Whether they are blue, green, or gold, round, oval, or almond-shaped, your cat’s eyes communicate emotions through physiological changes in pupil size and eyelid position. A pet cat’s pupils can shrink down to the narrowest slits or widen into black pools. The eyelids can be fully open, partially closed, or straight.
The causes of these changes can be emotional arousal. Such as fear, aggression, pleasure or emotion, or environmental, such as a change in ambient light levels. Their pupils will tell you much more than you imagine as we have commented so far. In addition to the pupils, the eyes are also important to take them into account.
Eyes wide open
Alert, wide-open eyes indicate confidence. In friendly greetings, the cats are in normal dilation. The eyelids may be squinted, the eyebrows are soft, and the pet cat may offer rubs on the cheeks. Accept this as a sign of love and trust.
The Stare of your Pet Cat
When a pet cat begins to show interest, the eyes look more directly with an unblinking gaze at the object, person, or animal of interest, and the pupils dilate slightly. The general message is “I know you are there and I don’t want to fight.”
But the unblinking gaze is also a communication megaphone for aggressive cats who want to be adversaries. This is an important control message in multi-cat households with limited resources such as food, water, litter box, toys, and territory. People often lose the signal due to subtlety.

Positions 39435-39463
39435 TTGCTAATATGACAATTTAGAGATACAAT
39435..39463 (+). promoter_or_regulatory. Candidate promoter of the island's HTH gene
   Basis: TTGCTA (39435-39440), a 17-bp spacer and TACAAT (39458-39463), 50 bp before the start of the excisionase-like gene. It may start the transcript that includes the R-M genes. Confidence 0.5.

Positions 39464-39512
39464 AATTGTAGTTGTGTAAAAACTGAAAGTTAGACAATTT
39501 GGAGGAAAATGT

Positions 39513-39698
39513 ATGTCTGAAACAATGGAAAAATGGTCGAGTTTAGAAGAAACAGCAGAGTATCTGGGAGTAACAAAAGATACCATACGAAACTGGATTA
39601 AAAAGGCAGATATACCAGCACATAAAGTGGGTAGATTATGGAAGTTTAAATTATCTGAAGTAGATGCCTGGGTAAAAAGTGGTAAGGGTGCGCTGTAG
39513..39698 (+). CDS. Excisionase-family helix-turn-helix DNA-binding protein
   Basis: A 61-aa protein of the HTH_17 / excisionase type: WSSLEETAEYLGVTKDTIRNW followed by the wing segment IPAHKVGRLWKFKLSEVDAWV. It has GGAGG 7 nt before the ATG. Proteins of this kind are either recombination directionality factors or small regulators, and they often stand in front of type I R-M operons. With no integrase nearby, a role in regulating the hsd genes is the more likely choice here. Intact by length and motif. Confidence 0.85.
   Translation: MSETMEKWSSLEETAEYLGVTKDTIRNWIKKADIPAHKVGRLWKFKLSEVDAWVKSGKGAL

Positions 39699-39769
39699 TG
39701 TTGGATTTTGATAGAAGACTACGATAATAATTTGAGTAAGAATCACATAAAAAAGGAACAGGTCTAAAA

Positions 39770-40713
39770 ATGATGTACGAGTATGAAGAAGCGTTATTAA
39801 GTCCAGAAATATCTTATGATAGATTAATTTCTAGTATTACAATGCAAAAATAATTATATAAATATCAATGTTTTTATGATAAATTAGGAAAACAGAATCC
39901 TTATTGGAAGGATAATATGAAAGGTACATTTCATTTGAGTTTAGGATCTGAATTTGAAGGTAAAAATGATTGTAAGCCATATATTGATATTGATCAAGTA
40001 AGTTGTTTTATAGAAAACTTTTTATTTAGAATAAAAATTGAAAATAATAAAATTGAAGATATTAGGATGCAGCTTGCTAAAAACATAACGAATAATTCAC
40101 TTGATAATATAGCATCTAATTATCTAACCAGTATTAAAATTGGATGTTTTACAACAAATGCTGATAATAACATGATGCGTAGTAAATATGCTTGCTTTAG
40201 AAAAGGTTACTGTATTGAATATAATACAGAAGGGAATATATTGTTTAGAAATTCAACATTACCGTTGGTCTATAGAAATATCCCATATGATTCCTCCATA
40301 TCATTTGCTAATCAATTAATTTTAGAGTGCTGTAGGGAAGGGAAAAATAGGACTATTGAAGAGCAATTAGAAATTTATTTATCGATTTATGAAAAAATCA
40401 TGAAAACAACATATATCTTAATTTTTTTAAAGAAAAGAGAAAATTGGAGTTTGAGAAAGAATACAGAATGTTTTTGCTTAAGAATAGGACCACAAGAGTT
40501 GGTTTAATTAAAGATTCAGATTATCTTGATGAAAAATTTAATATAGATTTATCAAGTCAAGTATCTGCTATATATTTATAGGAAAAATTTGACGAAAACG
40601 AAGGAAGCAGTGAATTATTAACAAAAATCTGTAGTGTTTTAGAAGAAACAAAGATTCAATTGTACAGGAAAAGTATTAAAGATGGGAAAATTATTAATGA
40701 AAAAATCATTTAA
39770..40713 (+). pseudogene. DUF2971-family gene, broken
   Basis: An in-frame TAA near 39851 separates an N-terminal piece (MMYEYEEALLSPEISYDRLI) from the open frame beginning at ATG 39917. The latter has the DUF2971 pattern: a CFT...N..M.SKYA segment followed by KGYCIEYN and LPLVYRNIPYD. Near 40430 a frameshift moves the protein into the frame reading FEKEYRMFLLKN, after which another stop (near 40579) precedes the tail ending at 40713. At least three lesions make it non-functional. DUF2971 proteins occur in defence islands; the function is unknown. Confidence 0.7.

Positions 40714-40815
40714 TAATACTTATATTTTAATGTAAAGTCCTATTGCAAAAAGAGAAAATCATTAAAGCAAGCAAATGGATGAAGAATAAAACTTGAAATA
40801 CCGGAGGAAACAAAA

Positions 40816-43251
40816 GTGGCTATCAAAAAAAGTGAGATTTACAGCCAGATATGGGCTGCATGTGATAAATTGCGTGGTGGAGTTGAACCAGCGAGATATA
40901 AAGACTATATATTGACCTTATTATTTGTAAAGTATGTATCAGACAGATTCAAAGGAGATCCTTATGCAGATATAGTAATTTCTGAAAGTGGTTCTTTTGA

A direct look at feline language is threatening and confrontational. The pupils of an offensively aggressive pet cat may be cracked or dilated. Pointed lids protect eyes from possible injury. In defensive aggression, the pupils dilate, and the eyebrows furrow. Avoid interacting with this pet cat. If you are unfamiliar with a particular cat, avoid the risk of injury by not making direct eye contact.
Pain within your Pet Cat
Cats wear a poker face when it comes to pain, but the eyes can be the indicator of pain in the body or in the eyes themselves. When a cat experiences pain in the body, the pupils dilate. A pet cat experiencing eye pain may have dilated or constricted pupils, depending on the underlying injury or disease. Squinting also indicates pain in the body or eyes. Bloodshot eyes can also indicate pain.
Slow blinking of the eyes
Slow blinks express love and trust. The eyes, with the lids, partially closed, have a dreamy appearance, as if the cats were in a state of drowsiness. If you’re the lucky recipient of a slow blink, return the show of affection with a reciprocal slow blink to share the love.
Feline body language is often subtle, confusing, and sometimes contradictory. Since our cats cannot verbally express their feelings to us, we must know their body language. Consider the surrounding context and recognize the peculiarities of each individual.